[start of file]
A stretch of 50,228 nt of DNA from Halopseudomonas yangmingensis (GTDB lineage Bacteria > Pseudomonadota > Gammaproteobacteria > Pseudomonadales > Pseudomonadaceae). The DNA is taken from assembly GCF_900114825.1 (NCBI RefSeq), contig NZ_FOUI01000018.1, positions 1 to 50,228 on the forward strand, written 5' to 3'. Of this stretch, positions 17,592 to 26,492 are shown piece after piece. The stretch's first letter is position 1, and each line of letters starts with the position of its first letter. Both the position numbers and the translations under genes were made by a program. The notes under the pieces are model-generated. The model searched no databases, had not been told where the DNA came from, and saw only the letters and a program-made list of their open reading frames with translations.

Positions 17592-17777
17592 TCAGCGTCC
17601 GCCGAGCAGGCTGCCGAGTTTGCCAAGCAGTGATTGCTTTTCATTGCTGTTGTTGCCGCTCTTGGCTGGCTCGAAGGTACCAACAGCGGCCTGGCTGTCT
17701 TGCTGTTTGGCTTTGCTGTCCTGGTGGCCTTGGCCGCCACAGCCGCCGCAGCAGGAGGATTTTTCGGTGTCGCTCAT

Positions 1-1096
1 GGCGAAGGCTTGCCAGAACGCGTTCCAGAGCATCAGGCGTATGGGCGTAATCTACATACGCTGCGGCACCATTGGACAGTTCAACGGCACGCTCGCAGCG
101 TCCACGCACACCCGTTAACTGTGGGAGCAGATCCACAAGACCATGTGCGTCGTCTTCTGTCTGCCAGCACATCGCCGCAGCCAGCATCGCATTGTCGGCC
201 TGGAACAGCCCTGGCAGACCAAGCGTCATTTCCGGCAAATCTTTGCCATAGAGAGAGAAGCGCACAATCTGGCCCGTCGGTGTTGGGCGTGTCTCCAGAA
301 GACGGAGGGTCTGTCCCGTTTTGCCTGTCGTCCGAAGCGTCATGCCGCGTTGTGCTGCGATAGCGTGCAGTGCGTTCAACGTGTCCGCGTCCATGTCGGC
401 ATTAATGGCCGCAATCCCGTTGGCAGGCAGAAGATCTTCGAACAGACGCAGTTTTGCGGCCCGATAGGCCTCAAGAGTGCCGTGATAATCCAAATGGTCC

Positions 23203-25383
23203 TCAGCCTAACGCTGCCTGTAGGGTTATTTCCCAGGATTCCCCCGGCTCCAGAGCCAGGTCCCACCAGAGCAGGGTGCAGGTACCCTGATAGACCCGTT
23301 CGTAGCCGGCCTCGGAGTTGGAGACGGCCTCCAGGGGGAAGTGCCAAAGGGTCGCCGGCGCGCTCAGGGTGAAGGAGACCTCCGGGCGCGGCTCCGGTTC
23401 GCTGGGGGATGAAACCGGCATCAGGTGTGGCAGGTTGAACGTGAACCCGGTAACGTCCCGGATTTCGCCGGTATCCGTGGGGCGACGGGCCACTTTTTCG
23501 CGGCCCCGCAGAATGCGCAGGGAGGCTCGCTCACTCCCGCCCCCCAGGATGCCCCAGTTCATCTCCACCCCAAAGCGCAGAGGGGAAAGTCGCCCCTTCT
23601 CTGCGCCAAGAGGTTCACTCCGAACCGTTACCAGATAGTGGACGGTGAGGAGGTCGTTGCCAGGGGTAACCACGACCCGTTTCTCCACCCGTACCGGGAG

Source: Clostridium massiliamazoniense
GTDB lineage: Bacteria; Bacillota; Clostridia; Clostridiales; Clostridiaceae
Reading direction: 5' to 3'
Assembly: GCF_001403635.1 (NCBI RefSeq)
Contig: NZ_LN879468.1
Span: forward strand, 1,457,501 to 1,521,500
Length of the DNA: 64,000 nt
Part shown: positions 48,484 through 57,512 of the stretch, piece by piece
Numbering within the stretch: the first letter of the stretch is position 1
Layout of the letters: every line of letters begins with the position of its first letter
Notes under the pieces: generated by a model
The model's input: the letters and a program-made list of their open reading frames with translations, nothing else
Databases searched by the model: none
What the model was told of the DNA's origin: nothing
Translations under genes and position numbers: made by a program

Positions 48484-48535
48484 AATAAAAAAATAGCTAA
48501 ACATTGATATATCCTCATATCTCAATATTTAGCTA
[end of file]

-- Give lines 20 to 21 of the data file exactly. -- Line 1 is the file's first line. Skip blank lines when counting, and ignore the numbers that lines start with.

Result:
Reading direction: 5' to 3'
Assembly: GCF_001403635.1 (NCBI RefSeq)